With each fit of coughing, stars burst behind Abigail’s eyes. When Nurse Jane hooked her body to machines, when her lungs breathed at Nurse’s will, Abigail’s thinking conjoined with the computation. Her mind reverted to machinery, a computer of stars drawn as constellations. Her daydreams, which scrolled right to left, frightened her.
Abigail drifted deeper into an ether of whipping beasts: scorpions, dragons, serpents. Despite her fear, a calm permeated the drawing out of her soul into the cosmos. Her essence slowly leaked away before her internal machine crashed. She spluttered and reigned in her vitality. No outside force could exert itself on the formula, except Nurse Jane.
Her eyelids fluttered open to the blurred sight of the shadowy place, once her office, now a sickroom with hospital bed and whirring motors. Across the room sat her workstation, where, for years, she designed software for interactive LifeMaps. In fact, she was the last living member of the original team of designers. But soon she, too, would die, and her knowledge would pass to the younger generation. How sad that her own creation couldn’t save her, when it continued to rescue so many others. How sad that when she upgraded to the latest model, the 9.0, her Life Path options ended at the same cavern: death. Her map was unable to provide adequate medical advice.
She understood the limitations as well as the capabilities inherent to the LifeMap system. She understood the importance of genetics, intelligence, history, and life experiences in the LifeMap database. At her fingertips—or at the fingertips of herself only months before—she had access to the inner workings of millions of people. She encoded adequate and lifesaving medical, relational, and familial advice. When she programmed LifeMaps to guide people through life, she didn’t act as prophet, but as scientist. People were like machines—coded with strings of information that overlaid their irrational cores.
Ironically, she would need a more sophisticated model to save herself. She knew that. While she was still able to move around with the help of an oxygen tank, she created a prototype of the 10.0 map. Then she collapsed, unable to apply it to her own 9.0 database. And Nurse Jane took over the programming. No, Abigail didn’t imagine the old nurse with the puggish face was actually called Jane. The name sounded accurate, plain, and Quixotic in its precious way. As she was Abigail, so her servant was Jane, Jane of the enormous bosom, over which hung a tiny gold cross.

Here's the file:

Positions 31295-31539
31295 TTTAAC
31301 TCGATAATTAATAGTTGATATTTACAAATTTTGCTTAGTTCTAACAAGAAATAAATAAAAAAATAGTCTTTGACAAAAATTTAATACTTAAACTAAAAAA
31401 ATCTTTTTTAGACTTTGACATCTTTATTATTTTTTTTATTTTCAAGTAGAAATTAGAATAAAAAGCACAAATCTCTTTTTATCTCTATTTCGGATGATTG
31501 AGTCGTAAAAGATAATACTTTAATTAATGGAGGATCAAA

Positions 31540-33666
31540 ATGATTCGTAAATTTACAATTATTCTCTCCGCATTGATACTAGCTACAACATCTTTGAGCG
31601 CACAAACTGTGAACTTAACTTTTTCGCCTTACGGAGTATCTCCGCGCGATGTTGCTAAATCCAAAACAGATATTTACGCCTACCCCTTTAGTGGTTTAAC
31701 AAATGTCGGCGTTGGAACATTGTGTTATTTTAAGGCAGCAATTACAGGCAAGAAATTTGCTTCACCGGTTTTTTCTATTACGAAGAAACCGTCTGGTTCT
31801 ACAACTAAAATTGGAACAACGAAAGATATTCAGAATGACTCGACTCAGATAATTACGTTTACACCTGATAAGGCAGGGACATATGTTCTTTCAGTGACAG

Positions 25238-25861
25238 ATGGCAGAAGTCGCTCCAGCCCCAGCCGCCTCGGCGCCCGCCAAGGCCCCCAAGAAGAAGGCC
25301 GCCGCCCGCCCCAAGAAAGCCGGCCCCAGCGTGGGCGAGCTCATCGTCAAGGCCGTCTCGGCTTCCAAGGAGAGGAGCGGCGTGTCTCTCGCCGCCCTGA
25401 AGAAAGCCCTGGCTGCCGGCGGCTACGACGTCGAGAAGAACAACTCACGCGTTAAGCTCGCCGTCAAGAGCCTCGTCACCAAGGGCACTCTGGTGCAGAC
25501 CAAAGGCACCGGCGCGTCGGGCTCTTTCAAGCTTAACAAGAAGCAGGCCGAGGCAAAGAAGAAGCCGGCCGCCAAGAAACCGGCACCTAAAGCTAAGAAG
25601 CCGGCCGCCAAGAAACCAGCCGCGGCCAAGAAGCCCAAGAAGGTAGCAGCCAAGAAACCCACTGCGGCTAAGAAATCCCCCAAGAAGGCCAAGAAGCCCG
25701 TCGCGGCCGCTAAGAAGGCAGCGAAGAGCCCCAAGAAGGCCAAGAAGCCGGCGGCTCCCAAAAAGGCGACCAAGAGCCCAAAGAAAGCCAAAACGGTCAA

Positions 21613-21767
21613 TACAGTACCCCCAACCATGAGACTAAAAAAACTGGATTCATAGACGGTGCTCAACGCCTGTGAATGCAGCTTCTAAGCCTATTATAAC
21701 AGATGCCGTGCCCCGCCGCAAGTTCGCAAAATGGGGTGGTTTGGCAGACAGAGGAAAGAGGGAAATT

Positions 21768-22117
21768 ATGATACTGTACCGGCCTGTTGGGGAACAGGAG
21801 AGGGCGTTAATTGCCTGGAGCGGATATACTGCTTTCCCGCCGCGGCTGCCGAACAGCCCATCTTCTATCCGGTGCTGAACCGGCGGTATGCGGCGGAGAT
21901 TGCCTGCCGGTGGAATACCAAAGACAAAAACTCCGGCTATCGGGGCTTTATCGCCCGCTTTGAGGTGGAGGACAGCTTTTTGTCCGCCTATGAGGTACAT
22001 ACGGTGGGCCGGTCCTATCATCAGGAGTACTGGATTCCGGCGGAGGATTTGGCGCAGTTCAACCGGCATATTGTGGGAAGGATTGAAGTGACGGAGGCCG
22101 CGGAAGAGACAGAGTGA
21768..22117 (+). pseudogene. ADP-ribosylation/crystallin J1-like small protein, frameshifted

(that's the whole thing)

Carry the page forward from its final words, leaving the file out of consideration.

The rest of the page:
If Abigail could have cackled at Nurse, she would have. But she couldn’t summon the breath. And so Jane checked and adjusted the machinery, and knelt to chant and cross herself. Abigail caught the words “protect and keep her soul” as her essence drifted again, the icons scrolling right to left with unknowable numerical values attached to them. Abigail’s soul oozed through the ether, infinity chattering at her to enter the Dark Matter.
She started again and yanked herself back, as though her personhood were attached to a lead. For no rational reason, remorse consumed her. Her eyelids floated open, and she searched for Nurse, but Nurse had gone, perhaps to her own room for the night. The night-duty wench would enter at some point, and that scrawny thing didn’t have a name, didn’t deserve one, as far as Abigail was concerned.
“I want Jane,” she spoke, or tried to. She heard shuffling and assumed the wench had entered. “Ask Jane to forgive me.”
Abigail had acted like a beast to Jane in the early days, when she still had strength—Jane with her drab hair and body odor, who consistently refused the single gift Abigail offered her. No, Jane didn’t need her LifeMap, not an old model or a new one. God ordered Jane’s steps. Abigail felt stung by the refusal—her life’s work, rejected by a smelly nurse. She called Jane smelly to her face, as though she were a child with one last rallying cry: You stink!
Now she wanted Jane’s approval. Religious people didn’t approve of Abigail because Abigail and engineers of her ilk played God. No, not God—she didn’t play God, didn’t speak prophecies, didn’t know anything but science. God didn’t exist. He was far away from here, across the Dark Matter, never there for Abigail as he was for the Janes of the world.
A voice whispered at her from the direction of her workstation. Nobody was allowed near the computer, where she kept protected files and safeguarded the people encoded there. She wasn’t dead yet, and the LifeMap company had sent someone to pilfer her work. With one last fit, she yanked herself free from the machines. She hacked and searched for oxygen. She sucked in hot, dusty air, and jerked herself off the bed.
She was surprised at how light she felt, how easy it was to cross to the other side. Nobody was there. The computer itself had spoken, lit its own buttons. Save yourself, it said. What did that mean? She touched the screen, which flashed in response. After the rows of apps loaded, she scanned them until her fingers touched the 10.0 prototype. She touched it, and the screen turned blue.
“Go,” the machine said. “Hurry. The door is unlocked.”
“I can’t,” she said. “I have to encrypt the files.”
“Encryption complete. Go.”
“Then what? What will my next step be?”
Would she? She was the programmer, after all, but she didn’t know everything. She touched her bare neckline, where she used to wear her grandma’s cross for tradition’s sake.
“Good bye, Jane,” Abigail said, and in her nightgown, she slipped from the room, down the hall, and through the kitchen door.
Outside, the topography of the land struck her. The world was astonishing in its blues, greens, and browns. To the east, the sun rose over a rugged mountain chain. She stepped forward into the lightening day, away from computers, away from machines, in a place where breath entered her lungs as a matter of course.
The ground lit up beneath her: “Welcome Home, Jane. For forgiveness, keep to this path.”